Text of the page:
Delays, glitches in the new FAFSA frustrate families

On Dec. 30, 2023, the Department of Education released its new 2024-25 Free Application for Federal Student Aid (FAFSA) online form as a “soft launch,” which would allow time for officials to monitor site performance, respond to students’ concerns as they fill out the form, and pause the site to make necessary improvements. Traditionally, the FAFSA would be available in October, and the late-December release means students will get their financial aid packages from colleges later than usual.

Students and families reported glitches and continued delays in the first days of the form’s availability, voicing concerns about the potential negative impact, Inside Higher Ed reports. The Department of Education said that, as of Jan. 8, over a million students had successfully submitted the FAFSA, according to The Washington Post. Seventeen million students fill out the FAFSA each year.

Facing a compressed aid cycle

Low-income and first-generation students might be disproportionately affected by a narrower window to decide what college to attend based on their financial aid package, and having less time to make these decisions might discourage them from attending college altogether, experts tell Inside Higher Ed. The National College Attainment Network says that, in this application cycle, college access organizations will have one-third less time to help prospective college students who need support navigating the college-going process.

“I’m really worried about those students who are either trying for the first time or renewing their aid,” says Bryce McKibben, senior director of policy and advocacy at the Hope Center for College, Community, and Justice at Temple University.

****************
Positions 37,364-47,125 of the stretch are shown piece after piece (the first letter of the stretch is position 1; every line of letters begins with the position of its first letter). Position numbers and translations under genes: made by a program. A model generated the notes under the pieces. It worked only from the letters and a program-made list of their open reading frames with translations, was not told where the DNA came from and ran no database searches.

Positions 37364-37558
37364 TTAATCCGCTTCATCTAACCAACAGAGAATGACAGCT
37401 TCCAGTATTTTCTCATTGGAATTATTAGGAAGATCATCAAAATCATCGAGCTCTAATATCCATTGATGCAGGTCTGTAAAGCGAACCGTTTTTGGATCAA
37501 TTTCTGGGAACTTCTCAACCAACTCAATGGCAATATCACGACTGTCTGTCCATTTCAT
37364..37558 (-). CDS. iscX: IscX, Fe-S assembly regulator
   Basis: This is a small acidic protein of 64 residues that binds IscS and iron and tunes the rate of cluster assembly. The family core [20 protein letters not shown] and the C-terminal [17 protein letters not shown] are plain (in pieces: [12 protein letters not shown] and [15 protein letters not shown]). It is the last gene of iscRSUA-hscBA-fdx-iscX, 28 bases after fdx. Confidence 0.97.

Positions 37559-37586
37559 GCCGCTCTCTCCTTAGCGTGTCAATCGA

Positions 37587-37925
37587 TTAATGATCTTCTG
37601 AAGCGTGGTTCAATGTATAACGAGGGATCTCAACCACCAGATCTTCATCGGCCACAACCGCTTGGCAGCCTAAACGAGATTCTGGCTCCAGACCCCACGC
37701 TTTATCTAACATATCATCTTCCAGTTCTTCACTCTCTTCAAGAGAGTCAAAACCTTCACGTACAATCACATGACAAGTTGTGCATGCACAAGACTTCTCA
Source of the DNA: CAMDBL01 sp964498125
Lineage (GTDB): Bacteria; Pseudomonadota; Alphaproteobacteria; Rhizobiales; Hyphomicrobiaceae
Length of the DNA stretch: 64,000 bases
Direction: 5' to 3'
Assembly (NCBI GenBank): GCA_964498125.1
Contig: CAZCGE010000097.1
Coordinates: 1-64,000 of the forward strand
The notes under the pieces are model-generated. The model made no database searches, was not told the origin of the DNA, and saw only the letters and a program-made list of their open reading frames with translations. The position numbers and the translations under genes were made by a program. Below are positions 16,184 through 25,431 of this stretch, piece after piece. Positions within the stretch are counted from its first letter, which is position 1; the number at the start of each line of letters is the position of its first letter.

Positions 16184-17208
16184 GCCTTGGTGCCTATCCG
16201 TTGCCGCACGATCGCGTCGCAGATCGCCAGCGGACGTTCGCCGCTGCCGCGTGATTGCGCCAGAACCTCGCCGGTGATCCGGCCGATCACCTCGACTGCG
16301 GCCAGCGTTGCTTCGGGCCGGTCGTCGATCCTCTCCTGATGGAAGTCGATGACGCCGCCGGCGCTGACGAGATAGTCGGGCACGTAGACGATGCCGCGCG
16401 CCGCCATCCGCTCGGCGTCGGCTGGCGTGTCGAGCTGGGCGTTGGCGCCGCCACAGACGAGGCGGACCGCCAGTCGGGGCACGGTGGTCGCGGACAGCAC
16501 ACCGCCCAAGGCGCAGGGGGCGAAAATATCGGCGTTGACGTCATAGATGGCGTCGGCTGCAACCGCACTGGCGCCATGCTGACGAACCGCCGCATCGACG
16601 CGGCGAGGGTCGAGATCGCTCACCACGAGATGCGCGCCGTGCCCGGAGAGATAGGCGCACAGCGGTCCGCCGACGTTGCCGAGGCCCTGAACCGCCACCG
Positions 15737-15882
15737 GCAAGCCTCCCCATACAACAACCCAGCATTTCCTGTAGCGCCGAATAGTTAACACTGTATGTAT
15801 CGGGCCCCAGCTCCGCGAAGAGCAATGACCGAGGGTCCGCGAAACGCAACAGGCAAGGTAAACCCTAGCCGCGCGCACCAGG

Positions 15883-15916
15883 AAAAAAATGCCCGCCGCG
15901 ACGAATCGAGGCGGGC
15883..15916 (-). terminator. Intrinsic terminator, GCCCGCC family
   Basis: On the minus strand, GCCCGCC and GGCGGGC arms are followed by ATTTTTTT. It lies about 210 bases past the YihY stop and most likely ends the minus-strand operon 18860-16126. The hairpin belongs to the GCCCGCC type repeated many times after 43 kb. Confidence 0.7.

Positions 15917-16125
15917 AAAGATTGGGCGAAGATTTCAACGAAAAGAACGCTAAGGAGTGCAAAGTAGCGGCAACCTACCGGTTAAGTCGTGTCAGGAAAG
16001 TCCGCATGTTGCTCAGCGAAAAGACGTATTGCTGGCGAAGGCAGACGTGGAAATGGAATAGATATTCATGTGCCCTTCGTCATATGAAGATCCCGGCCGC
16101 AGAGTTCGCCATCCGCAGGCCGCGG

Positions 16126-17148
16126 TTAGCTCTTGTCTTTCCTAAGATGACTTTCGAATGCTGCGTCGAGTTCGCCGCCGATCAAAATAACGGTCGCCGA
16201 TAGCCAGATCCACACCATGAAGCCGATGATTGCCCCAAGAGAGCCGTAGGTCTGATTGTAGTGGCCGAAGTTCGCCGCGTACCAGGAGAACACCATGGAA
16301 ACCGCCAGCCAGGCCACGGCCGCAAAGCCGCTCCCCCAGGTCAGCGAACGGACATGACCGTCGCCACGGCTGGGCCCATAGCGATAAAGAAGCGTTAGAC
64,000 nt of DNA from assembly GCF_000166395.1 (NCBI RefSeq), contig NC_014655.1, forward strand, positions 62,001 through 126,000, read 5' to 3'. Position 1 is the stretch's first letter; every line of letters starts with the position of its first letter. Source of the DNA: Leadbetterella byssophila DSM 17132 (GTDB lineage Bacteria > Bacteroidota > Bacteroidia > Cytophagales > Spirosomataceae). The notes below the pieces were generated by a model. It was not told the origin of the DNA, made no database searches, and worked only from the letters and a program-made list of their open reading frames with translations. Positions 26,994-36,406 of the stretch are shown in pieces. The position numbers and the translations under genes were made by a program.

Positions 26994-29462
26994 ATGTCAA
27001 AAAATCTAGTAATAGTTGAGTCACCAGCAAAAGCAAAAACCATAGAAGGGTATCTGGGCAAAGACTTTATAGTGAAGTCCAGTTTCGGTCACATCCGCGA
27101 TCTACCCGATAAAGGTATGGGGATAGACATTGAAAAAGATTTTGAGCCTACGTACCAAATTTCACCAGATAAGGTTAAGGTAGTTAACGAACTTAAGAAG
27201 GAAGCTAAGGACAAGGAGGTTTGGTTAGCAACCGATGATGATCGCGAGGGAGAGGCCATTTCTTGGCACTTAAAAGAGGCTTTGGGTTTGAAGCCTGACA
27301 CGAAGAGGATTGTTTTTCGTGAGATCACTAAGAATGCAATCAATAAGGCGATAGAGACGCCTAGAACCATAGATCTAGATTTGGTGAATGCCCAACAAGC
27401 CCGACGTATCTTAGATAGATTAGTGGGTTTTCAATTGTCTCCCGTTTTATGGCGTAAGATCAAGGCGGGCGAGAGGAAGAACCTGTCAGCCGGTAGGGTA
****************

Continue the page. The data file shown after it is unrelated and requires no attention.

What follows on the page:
Addressing concerns

Some experts predict that the FAFSA glitches may continue throughout January, and college applicants may not receive their full financial aid packages until March at the earliest, which is after early decision deadlines at some colleges, The Wall Street Journal reports. Typically, early applicants would receive their financial aid packages with their acceptance letters in January. Students who apply through early decision must commit if they are accepted, though they can reject offers if they cannot afford to attend.

Early action applicants and those submitting for the regular deadline have until May to make their decisions. However, students who commit to their schools sooner might get preferences on housing.

“This is the time of year where campuses are usually sending out our preliminary aid offers in order to recruit students to our campus,” Brad Barnett, financial-aid director at James Madison University, tells The Wall Street Journal.

The new, shorter, simpler FAFSA form was announced as part of a 2020 omnibus spending and stimulus package that introduced other significant changes to the financial aid process that are projected to increase the number of students eligible for Pell Grants and the amount of aid they would receive.

McKibben from the Hope Center, who helped write the 2020 law that made significant changes to the FAFSA form and the overall financial aid process, notes that a lack of additional funding to the Office of Financial Aid may be a contributing factor to the delays.

To address concerns about the delays, the Department of Education says colleges, state grant offices, and scholarship groups will begin receiving students’ eligibility information at the end of January. Counselors, meanwhile, hope colleges offer flexible deadlines in response to the delays. As of Jan. 9, the FAFSA is supposed to be available to applicants 24 hours a day, The Washington Post reports.

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